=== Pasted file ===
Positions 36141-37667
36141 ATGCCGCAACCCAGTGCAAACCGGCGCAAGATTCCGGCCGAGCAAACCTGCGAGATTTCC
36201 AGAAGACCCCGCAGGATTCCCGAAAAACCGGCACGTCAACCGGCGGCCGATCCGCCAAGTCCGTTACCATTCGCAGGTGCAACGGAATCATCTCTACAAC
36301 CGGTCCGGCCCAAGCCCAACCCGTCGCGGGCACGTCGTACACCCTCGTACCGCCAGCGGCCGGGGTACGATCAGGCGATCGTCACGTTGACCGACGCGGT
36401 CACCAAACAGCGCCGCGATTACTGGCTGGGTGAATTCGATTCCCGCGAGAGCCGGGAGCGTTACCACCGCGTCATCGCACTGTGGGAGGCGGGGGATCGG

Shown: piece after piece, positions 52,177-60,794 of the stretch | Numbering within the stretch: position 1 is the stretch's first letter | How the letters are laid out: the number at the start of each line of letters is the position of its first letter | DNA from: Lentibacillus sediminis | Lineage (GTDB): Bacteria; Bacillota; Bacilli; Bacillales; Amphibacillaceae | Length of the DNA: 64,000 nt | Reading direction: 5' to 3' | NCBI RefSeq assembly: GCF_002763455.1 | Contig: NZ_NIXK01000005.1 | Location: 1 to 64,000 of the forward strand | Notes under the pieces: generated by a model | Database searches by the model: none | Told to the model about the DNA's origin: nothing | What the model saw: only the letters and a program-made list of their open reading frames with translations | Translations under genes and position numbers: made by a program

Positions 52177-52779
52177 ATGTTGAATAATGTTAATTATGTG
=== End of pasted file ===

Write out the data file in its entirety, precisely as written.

Positions 36141-37667
36141 ATGCCGCAACCCAGTGCAAACCGGCGCAAGATTCCGGCCGAGCAAACCTGCGAGATTTCC
36201 AGAAGACCCCGCAGGATTCCCGAAAAACCGGCACGTCAACCGGCGGCCGATCCGCCAAGTCCGTTACCATTCGCAGGTGCAACGGAATCATCTCTACAAC
36301 CGGTCCGGCCCAAGCCCAACCCGTCGCGGGCACGTCGTACACCCTCGTACCGCCAGCGGCCGGGGTACGATCAGGCGATCGTCACGTTGACCGACGCGGT
36401 CACCAAACAGCGCCGCGATTACTGGCTGGGTGAATTCGATTCCCGCGAGAGCCGGGAGCGTTACCACCGCGTCATCGCACTGTGGGAGGCGGGGGATCGG

Shown: piece after piece, positions 52,177-60,794 of the stretch | Numbering within the stretch: position 1 is the stretch's first letter | How the letters are laid out: the number at the start of each line of letters is the position of its first letter | DNA from: Lentibacillus sediminis | Lineage (GTDB): Bacteria; Bacillota; Bacilli; Bacillales; Amphibacillaceae | Length of the DNA: 64,000 nt | Reading direction: 5' to 3' | NCBI RefSeq assembly: GCF_002763455.1 | Contig: NZ_NIXK01000005.1 | Location: 1 to 64,000 of the forward strand | Notes under the pieces: generated by a model | Database searches by the model: none | Told to the model about the DNA's origin: nothing | What the model saw: only the letters and a program-made list of their open reading frames with translations | Translations under genes and position numbers: made by a program

Positions 52177-52779
52177 ATGTTGAATAATGTTAATTATGTG